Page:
As a matter of fact, Justice Sachchar offered remedies that reminded me of the crisis once faced by the International Committee of the Red Cross when its representatives visited prisons in the Himalayan kingdom of Bhutan. They recommended hot water baths for the inmates, which startled the jail warden who hadn’t had the luxury of one in a fortnight himself.

There are, of course, no hard and fast rules in this. Political power does not flow from the numerical superiority of a community over another. The partition of 1947 wrote this in blood. As a maverick college friend remarked, in capitalism man exploits man and in socialism it was the other way round.

In predominantly Muslim Pakistan, Muslims are exploiting, and now killing, Muslims. Hindus have fared no better in India. Seventy per cent of India — predominantly Hindu India — has been marginalised to create the illusion of a superpower for the 30 per cent, possibly less. More Hindus — if the tribespeople inhabiting Chhattisgarh and Jharkhand or those fighting pitched battles in West Bengal with paramilitary men are considered Hindu — are the next targets of the state’s neocon agenda.

Jaswant Singh may not have listed these examples to make his case, but they do underscore the unacceptable failures of the founding fathers and their heirs in both countries.

If Jaswant Singh is lucky and has got the proposed Urdu translation of his controversial book on Jinnah out before the weekend, there is a good chance that the Ramazan iftars would become the battlegrounds between status quo and refreshing new ideas for India, and also possibly for Pakistan, to explore.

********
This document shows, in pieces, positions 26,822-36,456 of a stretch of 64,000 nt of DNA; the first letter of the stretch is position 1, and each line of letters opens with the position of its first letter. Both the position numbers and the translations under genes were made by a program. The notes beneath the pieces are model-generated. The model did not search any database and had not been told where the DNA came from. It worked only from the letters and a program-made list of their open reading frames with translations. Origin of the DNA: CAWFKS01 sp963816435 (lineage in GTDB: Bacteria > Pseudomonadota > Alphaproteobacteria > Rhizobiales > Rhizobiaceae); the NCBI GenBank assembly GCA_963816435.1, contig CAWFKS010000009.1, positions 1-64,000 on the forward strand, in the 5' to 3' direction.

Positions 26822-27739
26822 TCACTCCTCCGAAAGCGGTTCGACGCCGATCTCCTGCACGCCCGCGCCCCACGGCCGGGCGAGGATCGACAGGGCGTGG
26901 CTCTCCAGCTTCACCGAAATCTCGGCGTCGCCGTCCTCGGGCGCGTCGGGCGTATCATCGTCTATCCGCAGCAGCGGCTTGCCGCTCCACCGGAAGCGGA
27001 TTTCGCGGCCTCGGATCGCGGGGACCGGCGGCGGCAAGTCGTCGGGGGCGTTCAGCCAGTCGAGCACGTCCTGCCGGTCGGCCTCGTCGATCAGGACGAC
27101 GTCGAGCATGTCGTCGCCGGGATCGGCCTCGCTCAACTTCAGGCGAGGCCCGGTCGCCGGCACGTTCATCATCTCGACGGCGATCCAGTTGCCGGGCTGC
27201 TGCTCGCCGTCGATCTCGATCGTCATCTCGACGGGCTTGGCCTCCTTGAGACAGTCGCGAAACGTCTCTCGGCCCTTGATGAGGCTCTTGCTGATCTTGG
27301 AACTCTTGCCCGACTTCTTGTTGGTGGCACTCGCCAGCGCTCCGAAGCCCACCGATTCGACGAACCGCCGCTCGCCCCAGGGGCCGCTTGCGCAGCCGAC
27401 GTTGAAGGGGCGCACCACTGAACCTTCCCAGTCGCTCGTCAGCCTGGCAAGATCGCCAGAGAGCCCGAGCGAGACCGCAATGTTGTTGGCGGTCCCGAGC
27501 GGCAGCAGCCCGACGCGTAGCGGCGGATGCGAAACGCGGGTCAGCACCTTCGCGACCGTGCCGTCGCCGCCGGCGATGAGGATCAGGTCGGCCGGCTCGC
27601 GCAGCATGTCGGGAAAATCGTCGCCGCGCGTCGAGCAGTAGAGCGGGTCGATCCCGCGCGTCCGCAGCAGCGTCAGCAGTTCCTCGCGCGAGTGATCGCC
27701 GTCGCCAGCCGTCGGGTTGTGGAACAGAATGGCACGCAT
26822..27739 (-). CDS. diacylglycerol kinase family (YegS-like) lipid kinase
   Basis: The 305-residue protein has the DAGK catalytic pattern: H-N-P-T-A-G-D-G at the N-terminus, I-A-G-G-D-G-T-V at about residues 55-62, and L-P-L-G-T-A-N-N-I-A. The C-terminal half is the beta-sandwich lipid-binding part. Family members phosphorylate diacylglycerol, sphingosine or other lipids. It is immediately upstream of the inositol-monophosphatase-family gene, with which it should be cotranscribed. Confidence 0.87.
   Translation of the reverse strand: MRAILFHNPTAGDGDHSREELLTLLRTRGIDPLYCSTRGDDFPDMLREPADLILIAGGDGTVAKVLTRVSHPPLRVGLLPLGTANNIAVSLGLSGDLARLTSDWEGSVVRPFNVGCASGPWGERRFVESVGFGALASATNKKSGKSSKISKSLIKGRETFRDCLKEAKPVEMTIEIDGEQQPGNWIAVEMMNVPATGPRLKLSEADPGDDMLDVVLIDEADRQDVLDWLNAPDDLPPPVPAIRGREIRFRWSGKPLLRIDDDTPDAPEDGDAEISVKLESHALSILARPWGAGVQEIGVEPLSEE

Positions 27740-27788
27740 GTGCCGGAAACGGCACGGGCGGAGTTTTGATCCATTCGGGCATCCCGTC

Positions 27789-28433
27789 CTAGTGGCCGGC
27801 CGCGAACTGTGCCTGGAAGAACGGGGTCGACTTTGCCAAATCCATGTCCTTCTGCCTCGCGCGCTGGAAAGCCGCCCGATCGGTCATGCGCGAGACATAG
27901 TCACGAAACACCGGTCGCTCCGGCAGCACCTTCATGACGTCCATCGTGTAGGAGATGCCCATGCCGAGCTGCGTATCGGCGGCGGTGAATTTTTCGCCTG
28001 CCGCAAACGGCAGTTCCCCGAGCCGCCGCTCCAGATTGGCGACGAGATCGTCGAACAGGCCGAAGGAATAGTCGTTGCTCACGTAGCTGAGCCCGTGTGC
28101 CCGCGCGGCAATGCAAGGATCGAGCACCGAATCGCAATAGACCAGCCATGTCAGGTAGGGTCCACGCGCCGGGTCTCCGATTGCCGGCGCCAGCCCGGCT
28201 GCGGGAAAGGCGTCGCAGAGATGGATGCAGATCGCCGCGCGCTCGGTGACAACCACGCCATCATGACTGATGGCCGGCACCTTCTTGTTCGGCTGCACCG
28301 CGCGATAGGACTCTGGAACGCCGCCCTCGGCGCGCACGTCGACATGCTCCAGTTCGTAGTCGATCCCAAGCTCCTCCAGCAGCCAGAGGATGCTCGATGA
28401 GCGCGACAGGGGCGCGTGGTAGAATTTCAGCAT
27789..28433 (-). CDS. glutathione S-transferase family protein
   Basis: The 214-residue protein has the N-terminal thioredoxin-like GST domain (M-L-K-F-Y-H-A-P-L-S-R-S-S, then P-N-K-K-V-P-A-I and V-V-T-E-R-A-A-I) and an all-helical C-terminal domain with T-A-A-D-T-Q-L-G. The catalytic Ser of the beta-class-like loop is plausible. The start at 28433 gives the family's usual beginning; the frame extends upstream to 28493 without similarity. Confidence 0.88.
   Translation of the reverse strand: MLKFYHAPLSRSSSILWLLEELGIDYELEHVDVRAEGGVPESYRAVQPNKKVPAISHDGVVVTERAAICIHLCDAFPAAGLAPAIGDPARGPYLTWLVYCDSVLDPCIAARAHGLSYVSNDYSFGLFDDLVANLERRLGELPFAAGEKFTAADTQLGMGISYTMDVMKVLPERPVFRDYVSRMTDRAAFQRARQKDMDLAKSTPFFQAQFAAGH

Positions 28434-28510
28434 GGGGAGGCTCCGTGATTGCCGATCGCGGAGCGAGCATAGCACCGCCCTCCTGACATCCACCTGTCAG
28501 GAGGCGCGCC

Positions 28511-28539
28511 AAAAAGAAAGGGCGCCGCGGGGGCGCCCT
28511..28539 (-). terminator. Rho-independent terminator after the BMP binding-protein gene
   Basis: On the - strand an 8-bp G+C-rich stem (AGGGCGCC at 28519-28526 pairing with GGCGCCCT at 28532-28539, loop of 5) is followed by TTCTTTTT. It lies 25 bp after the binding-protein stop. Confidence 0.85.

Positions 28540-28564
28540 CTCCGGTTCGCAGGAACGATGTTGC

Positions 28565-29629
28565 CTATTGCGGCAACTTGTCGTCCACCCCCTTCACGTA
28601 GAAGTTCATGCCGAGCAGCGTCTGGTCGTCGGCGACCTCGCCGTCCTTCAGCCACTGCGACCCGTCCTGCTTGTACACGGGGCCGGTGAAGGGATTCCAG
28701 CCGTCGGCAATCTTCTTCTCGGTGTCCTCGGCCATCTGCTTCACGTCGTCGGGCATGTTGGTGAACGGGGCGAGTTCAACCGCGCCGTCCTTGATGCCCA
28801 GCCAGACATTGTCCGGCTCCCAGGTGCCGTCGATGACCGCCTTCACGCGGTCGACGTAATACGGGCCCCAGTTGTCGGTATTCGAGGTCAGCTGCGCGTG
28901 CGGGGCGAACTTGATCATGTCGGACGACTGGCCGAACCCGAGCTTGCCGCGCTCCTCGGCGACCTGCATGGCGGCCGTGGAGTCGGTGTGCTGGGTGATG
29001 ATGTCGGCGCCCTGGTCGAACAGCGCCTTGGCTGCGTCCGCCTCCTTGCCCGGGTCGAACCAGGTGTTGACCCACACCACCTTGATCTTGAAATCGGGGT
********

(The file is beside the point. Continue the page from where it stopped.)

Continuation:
A Bengali edition of the book is expected to ignite debate in a region that has revelled in questioning everyone that we easily worship, be he Jinnah, or Gandhi, Nehru or Suhrawardy.

In this sense Jinnah’s inspiration may well have come from Rabindranath Tagore’s song: Jodi tor daak shuney keoo na ashey tobey ekla chalo rey. (If none heeds your cry to march together, just walk alone, no if or whether.)

Jaswant Singh may well have embarked on a lonely journey to begin with.

The writer is Dawn’s correspondent in Delhi.

Justice or reconciliation?

As the country prepares for its second presidential election, the challenge thus lies with the Afghan people to forge their peace process and rebuild their nation after 30 years of bloodshed. Who will emerge the winner on August 20 – or a subsequent run-off within a fortnight – and will the election be conducted securely: these are the questions all Afghan people are asking.

On the security front, there has been a sharp rise in the number of civilian and military deaths in the country recently. Indeed, on August 15, Kabul was rocked by a car bomb, killing seven and wounding almost 100. Again, on August 18, two days before the election, 15 people were killed in suicide attacks in Kabul. Afghan politicians too have not been safe, with President Hamid Karzai’s vice-presidential candidate escaping an ambush while campaigning. Officials have even told the AFP that 10 per cent of polling stations may be closed for security reasons.

Despite these attacks, contacts between the government and the Taliban have led to the militants agreeing to a truce in the Badghis province ahead of the poll. Under the truce ‘the Taliban agreed not to attack election candidates in the province and to allow them to set up campaign offices.’ Although that ceasefire fell apart hours after it was struck, with clashes erupting between militants and policemen, presidential spokesperson Seyamak Herawi told Reuters the government hopes to strike similar deals in other parts of the country, adding that ‘the Taliban can also take part in the elections.’ Peace however, cannot come without a price and in all likelihood that price will have to be justice.